Things couldn't have gone much worse for the property sector this year, with prices continuing to fall and the outlook remaining distinctly gloomy. The construction industry will hope that a new National Treasury Management Agency bond to which the public can subscribe will create some impetus for public infrastructure projects.
If anything, the year was defined by the fall of Liam Carroll, the developer who owed €2.8bn to the banks. Carroll buckled under a huge working capital problem and the collapse in the value of properties in his ownership. He has already lost control of his Zoe Group, and Ulster Bank has begun moving against part of his Orthanc empire. The Sunday Tribune led the way in highlighting layoffs by the developer, his huge stock-market losses and his ongoing financial struggles.
Popular rival Paddy Kelly also dominated the headlines by admitting he was considering a bankruptcy scheme of management, while the Fleming Group and Taggart Holdings also faced difficulties.
A number of developers only remain in business because their lending was from institutions covered by the British asset assurance scheme, meaning there is no need for the lenders to move against them.
On the investment side, appetite was obviously muted but it was also noticeable how few transactions got across the line. The proposed sale of a number of blocks at AIB Bankcentre, the first attempt to sell Liffey Valley shopping centre and a number of Dublin city-centre investment transactions all collapsed. Reports in Britain say a new deal for a stake in Liffey Valley is now on the table. Meanwhile, Green Property's attempt to buy properties that Anglo Irish Bank bought but failed to syndicate to private clients continues to roll on, with the process described as painstaking.
On the other hand, it was a relief of sorts to see that foreign investors believed there was some value in the Irish market. German funds Deka and GLL, a Middle Eastern investor, and Credit Suisse – which has rented some space in Dundrum – all showed interest in acquiring Irish property during the year, particularly prime assets. Orion Capital, JP Morgan, London & Regional and Area Property Partners also showed interest, with Area looking set to acquire a stake in Liffey Valley, according to reports in Britain. Whether the ban on upward-only rent reviews puts the overseas funds off completing transactions remains to be seen.
Overseas, the Irish have become sellers of property, with a mini-bubble in London at present as the wall of global money chasing scarce product means that values of some properties have soared.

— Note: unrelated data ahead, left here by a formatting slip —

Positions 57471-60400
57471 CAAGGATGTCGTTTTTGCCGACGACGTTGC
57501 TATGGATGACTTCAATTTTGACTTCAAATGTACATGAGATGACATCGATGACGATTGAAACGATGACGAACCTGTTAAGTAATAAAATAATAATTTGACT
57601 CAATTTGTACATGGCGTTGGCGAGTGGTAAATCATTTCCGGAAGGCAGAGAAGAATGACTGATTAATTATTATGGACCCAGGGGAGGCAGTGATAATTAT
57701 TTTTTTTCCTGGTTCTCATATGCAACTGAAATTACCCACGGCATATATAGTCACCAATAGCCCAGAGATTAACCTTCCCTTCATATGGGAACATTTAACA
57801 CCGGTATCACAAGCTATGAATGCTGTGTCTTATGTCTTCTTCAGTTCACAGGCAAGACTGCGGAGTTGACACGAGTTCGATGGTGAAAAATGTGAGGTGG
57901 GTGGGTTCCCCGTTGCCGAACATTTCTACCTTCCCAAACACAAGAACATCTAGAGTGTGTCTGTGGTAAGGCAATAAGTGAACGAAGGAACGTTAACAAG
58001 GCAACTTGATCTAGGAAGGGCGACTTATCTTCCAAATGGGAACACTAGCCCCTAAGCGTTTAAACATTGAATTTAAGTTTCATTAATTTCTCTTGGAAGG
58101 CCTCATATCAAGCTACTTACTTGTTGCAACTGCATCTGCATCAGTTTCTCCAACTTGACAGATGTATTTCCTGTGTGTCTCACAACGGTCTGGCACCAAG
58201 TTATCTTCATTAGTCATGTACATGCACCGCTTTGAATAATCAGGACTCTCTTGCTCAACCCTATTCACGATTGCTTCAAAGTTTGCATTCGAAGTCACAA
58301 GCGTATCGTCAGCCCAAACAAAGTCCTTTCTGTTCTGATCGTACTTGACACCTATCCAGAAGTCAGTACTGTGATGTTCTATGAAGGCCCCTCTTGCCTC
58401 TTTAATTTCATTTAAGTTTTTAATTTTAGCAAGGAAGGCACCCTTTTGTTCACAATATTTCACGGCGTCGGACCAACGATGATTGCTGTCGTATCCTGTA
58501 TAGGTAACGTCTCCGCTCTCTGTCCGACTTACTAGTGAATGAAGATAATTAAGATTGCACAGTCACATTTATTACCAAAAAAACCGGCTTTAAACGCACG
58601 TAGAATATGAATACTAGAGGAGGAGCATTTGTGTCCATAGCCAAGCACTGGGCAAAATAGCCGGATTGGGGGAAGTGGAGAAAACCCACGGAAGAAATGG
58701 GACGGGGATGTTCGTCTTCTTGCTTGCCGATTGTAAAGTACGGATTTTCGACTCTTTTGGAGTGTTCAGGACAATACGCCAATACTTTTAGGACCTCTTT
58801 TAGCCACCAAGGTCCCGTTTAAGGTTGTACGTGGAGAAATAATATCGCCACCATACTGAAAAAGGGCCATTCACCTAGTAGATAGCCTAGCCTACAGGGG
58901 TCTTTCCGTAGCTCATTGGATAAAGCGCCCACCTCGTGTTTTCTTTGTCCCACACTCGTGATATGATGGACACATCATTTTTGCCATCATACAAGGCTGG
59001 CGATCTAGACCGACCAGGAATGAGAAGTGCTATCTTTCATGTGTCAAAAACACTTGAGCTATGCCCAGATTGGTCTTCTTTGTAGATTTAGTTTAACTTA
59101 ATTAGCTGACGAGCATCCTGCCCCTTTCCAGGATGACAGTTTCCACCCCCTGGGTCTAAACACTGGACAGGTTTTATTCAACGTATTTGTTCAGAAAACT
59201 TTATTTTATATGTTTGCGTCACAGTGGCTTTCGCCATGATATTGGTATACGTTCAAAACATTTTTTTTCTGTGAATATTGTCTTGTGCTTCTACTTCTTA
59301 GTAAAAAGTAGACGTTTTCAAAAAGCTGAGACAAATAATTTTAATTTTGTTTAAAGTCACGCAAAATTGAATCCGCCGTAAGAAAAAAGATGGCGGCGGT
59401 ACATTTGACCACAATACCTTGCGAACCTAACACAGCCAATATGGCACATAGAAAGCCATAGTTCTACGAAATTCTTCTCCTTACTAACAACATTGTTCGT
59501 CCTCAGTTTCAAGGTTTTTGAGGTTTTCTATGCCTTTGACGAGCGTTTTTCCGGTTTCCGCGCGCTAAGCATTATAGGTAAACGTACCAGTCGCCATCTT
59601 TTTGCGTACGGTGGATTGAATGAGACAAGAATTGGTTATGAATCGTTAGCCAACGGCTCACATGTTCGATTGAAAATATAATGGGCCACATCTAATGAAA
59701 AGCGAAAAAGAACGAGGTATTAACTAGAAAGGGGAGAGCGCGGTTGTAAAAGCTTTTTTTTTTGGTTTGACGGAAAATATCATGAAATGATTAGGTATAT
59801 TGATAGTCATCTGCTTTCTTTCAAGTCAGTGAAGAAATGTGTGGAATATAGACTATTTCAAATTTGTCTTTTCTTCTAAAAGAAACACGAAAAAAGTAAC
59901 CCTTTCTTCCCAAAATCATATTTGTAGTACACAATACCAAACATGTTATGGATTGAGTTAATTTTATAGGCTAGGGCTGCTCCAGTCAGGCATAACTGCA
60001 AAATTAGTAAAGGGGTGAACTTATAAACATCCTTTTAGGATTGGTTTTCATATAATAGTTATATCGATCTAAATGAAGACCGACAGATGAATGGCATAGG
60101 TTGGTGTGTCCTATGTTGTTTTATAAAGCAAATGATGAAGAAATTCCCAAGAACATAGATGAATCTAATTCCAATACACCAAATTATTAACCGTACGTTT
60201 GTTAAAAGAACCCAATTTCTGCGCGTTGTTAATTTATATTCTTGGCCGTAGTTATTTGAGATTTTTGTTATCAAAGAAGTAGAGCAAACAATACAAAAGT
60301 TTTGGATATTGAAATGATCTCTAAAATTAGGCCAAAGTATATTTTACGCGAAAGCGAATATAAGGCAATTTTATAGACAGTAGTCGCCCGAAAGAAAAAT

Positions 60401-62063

The office sector was characterised by a lack of deals despite the incentives on offer from developers under pressure to let space. The state's decision to concentrate its properties and let surplus space go is also affecting the market.
That said, Forfás is paying developers Bernard McNamara, Jerry O'Reilly and David Courtney nearly €1m a year for offices in Ballsbridge, Dublin 4, that are lying empty.
The hotel sector had a torrid year with the market at a standstill as buyers await the outcome of Nama. The outfall from the tax incentives for building new hotels will continue to affect the industry for years to come.
Elsewhere, the industrial market has a high vacancy rate and most occupiers are now only interested in letting rather than buying space.
On the residential side there wasn't much cheer either with house prices said to be down by nearly 20% on average across the country. That said, there remains a gap, often significant, between vendors' expectations and what somebody is willing to pay.
For those who do decide to buy, the banks have made mortgage-borrowing difficult.
The fact that mortgage interest relief was extended for those in negative equity will alleviate the pressure for some who got caught up in the euphoria but the signal that a property tax is imminent may dissuade some first-time buyers.
The tax may be coming sooner than we think – as of September the Property Registration Authority said 93% of the total land mass of the state and almost 88% of the legal titles in Ireland are now registered with the Land Registry.
Perhaps homeowners will be facing a property tax within two years.